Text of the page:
“We mapped out the ba­sics for the in­te­rior be­fore hand­ing it over to Matt Gilkes at In­side Rides to make it vi­able,” Jim says. “That’s when things took an un­ex­pected turn! The orig­i­nal plan called for Fer­rari-style burnt orange leather, but Matt had an 11th-hour sug­ges­tion. He said: ‘Now just hear me out, af­ter I show you this colour.’ Matt pulled out a sam­ple of baby-blue leather and I was shocked! Hey, us guys don’t take colours like that lightly! But I love it and have to give Matt se­ri­ous credit for cre­at­ing an in­te­rior that is out­side of the square but com­ple­ments the rest of the car; I just went along with his vi­sion and my jaw dropped when I saw the fin­ished prod­uct. I’m rapt.”

The colour and fin­ish of the XC’S in­te­rior is on-point, and mixes fresh in­no­va­tion with some care­fully re­tained fac­tory styling cues; a fur­ther ap­pli­ca­tion of the mod­ern/old-school meld­ing ap­plied through­out this build.

And the fun is far from over – I’m sure you’ve spot­ted the 8/71 huf­fer and twin carbs sprout­ing through the bon­net; no sec­ond-guess­ing is re­quired as to the source of this in­spi­ra­tion. Jim, like most of us, was gob­s­macked as a kid by a par­tic­u­lar black Max Rock­atan­sky Fal­con hard­top whin­ing across the big screen, and locked away the need for a blower firmly on his bucket list. “I ac­tu­ally wanted to build a su­per­charged V8 Mini Mi­nor, but was beaten to that idea, so kept the blower dream alive with the Fal­con in­stead. It is unashamedly a nod to the In­ter­cep­tor coupe, the car that started it all for me any­way.”

The rep­u­ta­tion of Sam Fenech at Wes­tend Per­for­mance pre­cedes him, and his skills to screw to­gether tough en­gines made him a log­i­cal choice for Jim. Sam started by stroking a fac­tory 351 Cleve­land block to 408 cubes by way of a four-inch Scat crank that con­nects to Scat H-beam rods and forged JE blower pistons.

A Ki­netic Cams me­chan­i­cal-roller from the late, great Den­nis Ver­te­ouris rounds out the bot­tom end, while CHI al­loy heads were mas­saged be­fore be­ing decked out with Fer­rea valves along with Isky springs and Yella Terra roller rock­ers. A Newby in­let man­i­fold mounts that drool­wor­thy Blower Shop 8/71, which is topped with twin 750 Hol­ley carbs. Rac­ers Choice built a cus­tom set of snakes that slither down to a dumped 3.5-inch twin sys­tem.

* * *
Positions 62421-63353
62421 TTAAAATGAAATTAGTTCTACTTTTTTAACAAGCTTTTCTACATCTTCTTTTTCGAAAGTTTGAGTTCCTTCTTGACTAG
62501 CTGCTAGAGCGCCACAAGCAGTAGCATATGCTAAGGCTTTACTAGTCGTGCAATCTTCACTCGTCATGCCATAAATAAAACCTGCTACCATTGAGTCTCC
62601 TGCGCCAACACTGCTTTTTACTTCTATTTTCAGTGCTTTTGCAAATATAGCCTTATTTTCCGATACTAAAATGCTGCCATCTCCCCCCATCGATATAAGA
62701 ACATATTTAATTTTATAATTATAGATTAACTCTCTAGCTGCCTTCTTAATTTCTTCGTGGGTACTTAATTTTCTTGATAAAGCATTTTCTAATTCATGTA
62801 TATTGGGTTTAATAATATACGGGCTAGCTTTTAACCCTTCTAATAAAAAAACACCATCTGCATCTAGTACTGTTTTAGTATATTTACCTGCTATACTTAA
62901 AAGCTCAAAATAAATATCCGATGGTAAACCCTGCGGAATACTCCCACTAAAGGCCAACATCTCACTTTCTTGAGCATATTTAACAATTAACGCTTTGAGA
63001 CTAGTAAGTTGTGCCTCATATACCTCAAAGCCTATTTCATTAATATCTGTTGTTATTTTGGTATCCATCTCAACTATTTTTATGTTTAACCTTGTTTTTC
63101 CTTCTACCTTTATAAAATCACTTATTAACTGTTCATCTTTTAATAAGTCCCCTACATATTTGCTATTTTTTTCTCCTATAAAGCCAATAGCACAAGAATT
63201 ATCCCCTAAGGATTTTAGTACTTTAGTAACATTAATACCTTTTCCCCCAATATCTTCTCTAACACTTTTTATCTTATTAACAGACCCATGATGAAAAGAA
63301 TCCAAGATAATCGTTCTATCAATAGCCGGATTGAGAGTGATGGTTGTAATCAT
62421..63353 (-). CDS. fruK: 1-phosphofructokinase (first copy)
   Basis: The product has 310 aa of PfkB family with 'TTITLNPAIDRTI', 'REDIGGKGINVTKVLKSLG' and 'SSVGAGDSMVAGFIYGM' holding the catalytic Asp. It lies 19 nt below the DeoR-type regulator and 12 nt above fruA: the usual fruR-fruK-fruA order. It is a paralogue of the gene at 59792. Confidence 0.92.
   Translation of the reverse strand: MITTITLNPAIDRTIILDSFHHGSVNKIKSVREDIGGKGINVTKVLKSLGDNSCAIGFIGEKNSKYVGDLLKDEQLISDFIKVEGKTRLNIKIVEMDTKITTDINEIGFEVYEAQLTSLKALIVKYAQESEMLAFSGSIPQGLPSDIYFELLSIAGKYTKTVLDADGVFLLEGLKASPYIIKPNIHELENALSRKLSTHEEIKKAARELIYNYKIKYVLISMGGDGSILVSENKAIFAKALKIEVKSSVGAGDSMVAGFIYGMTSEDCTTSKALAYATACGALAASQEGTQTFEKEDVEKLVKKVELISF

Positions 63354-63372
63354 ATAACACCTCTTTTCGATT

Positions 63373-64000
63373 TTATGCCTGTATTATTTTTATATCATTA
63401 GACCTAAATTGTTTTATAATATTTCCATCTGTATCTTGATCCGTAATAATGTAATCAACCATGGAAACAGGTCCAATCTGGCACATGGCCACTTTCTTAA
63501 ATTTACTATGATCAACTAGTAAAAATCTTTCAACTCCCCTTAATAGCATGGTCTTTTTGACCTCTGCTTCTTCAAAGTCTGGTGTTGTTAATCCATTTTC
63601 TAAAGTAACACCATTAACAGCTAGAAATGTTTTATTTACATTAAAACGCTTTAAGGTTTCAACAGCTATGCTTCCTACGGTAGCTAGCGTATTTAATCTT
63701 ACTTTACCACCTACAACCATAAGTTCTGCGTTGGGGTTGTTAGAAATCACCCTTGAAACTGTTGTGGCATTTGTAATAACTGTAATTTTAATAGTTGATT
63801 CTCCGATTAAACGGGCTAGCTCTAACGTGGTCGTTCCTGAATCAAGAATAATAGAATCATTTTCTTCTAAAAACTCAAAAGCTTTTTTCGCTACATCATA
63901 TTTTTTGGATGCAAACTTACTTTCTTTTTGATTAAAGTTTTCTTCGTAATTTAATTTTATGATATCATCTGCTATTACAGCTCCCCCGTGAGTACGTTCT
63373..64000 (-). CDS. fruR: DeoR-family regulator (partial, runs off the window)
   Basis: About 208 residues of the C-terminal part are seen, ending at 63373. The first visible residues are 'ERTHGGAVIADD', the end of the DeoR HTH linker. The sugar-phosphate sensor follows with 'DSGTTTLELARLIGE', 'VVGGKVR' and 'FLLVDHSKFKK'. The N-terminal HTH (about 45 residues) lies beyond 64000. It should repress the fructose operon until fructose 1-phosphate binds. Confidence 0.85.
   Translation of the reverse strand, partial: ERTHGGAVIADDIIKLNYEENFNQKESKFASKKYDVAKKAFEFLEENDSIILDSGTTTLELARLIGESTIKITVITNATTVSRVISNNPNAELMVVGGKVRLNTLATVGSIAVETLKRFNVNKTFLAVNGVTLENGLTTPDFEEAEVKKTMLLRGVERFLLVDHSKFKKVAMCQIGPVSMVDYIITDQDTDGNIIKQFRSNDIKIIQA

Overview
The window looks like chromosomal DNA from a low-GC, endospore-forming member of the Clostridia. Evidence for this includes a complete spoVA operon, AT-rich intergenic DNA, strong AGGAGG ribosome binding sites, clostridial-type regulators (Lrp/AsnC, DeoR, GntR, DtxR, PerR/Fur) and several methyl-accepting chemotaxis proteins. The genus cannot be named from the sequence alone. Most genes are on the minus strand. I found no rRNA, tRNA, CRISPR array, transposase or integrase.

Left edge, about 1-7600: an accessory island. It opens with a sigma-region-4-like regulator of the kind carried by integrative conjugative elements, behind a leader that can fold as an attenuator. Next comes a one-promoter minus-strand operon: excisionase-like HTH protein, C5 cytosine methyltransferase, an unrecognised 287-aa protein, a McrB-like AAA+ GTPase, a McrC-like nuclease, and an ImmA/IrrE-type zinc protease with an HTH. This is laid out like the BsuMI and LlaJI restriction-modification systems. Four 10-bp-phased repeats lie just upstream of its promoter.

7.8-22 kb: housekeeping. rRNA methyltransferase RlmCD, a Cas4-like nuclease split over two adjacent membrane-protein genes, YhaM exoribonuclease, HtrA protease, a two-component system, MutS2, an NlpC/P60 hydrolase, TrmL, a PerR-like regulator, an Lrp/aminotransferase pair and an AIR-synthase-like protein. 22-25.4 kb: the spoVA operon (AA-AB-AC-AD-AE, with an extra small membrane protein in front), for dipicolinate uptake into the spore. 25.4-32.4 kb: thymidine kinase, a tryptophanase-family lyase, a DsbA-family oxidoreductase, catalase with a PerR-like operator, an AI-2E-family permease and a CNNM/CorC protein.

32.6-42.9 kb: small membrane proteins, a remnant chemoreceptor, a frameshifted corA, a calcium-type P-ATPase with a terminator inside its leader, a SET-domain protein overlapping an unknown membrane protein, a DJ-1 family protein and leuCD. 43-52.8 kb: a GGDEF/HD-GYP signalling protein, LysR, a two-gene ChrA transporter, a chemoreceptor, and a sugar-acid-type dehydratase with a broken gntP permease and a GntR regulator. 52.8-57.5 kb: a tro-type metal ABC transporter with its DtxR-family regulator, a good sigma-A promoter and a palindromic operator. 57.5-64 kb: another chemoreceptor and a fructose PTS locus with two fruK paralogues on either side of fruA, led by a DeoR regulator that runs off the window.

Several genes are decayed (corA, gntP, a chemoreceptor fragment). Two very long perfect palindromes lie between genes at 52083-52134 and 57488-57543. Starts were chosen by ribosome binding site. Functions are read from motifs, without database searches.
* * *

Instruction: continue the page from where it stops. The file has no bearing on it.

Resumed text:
A healthy 770hp tick­les Jim’s fancy, and makes for plenty of fun when rowing through the cogs of the Tre­mec T56 six-speed, es­pe­cially when cou­pled to a 4.1-geared nine-inch. “A man­ual trans­mis­sion was such an ex­cit­ing part of old­school V8s like GTS and Monaros, and I was keen to do some­thing dif­fer­ent to the norm,” he says.

PAR Engi­neer­ing han­dled the gear­box freshen-up, fronting it with a Mcleod dual-plate clutch, while the Detroit Locker-equipped rear end was built by Gear­box Ex­press. A cus­tom ex­treme-duty tail­shaft from Syd­ney Driv­e­line Ser­vice keeps the two con­nected.

“It has plenty of grunt off the line but cruises nicely with the two over­drive gears; even

US GUYS DON’T TAKE COLOURS LIKE BABY BLUE LIGHTLY, BUT I JUST WENT ALONG WITH IT AND MY JAW DROPPED WHEN I SAW THE FIN­ISHED IN­TE­RIOR

with the short diff ra­tio it revs com­fort­ably at 100km/h, and the larger rolling di­am­e­ter of the rear wheels knock a bit off it too,” Jim says.

And those rims tucked so neatly front and rear of Jim’s XC are Showwheels In­tro V-rods mea­sur­ing 20x8 and a mega 22x13 re­spec­tively, shod in Pirelli 245/35 and 335/25 rub­ber.

Big wheels need big brakes to fill the void, and Brembo discs and calipers all ’round are more than up to task. RRS Sus­pen­sion pro­vided ride qual­ity to match, with Jim choos­ing coil-over units for the front and a trick three-link set-up to make bet­ter use of the tubbed rear, with di­rec­tional du­ties up­dated via a power steer­ing rack con­ver­sion.

The XC was fin­ished in 2015 and has earned its share of ac­co­lades, in­clud­ing a Top 20 berth, Top Cus­tom In­te­rior and sec­ond Top Coupe at Summernats 29, and a third place in Best Cus­tom Trim at Mo­torex 2015.

“There’s a few tweaks in the wings be­fore the next Mo­torex; then I can truly say it’s fin­ished,” Jim says. Sure, we’ve all heard that be­fore, but Jim has a new project on the go that he’s keen to get crack­ing with.

“Hatem is 16 now and he and his mates just love the Fal­con, but I think I’ve cre­ated a rod for own back; my seven-year-old Ja­cob has cot­toned on to the whole ‘cars for sons’ thing, so now I’m build­ing him a ’68 Ca­maro.”

Well, I’m just go­ing to put it out there Jim – I’m avail­able for adop­tion should you be look­ing to go the tri­fecta with a Mopar project!

THE PLAN WAS TO FIN­ISH THE 1970S BODYSHELL AS IF IT HAD BEEN DE­SIGNED AND MAN­U­FAC­TURED IN THE PRESENT DAY, SO ALL BODY­LINES AND PANEL EDGES WERE SHARP­ENED FOR A TOUGHER, CHIS­ELLED, MOD­ERN LOOK

EX­TE­RIOR Mod­ern and chis­elled was the or­der of the day for Jim’s XC, with a num­ber of ob­vi­ous and not-so-ob­vi­ous mods un­der­taken to ac­cen­tu­ate the hard­top’s shape. The body­lines and all panel ex­trem­i­ties were sharp­ened and the door han­dles and chrome...